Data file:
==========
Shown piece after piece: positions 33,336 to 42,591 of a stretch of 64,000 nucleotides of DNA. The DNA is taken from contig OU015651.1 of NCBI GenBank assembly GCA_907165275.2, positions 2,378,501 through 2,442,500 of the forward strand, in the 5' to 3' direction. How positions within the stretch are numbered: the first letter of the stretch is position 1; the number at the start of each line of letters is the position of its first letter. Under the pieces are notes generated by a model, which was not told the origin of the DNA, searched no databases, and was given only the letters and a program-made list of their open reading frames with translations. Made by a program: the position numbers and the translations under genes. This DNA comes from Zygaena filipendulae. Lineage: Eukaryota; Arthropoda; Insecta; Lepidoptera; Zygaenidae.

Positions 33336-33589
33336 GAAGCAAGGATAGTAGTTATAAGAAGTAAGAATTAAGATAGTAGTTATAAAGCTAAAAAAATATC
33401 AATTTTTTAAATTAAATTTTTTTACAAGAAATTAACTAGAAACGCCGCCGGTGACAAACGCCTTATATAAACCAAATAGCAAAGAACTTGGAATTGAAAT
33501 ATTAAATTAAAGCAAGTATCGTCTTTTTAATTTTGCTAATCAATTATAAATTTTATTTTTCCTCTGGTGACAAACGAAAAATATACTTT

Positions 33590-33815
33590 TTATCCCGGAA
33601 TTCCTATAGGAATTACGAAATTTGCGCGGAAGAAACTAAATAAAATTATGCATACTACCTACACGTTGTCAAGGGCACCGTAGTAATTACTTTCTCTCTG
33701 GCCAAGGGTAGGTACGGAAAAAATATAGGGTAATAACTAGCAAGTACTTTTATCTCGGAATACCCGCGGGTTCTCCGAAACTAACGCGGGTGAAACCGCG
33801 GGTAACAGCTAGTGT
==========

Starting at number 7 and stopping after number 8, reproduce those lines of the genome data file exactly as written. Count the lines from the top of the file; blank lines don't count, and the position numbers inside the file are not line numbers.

33590 TTATCCCGGAA
33601 TTCCTATAGGAATTACGAAATTTGCGCGGAAGAAACTAAATAAAATTATGCATACTACCTACACGTTGTCAAGGGCACCGTAGTAATTACTTTCTCTCTG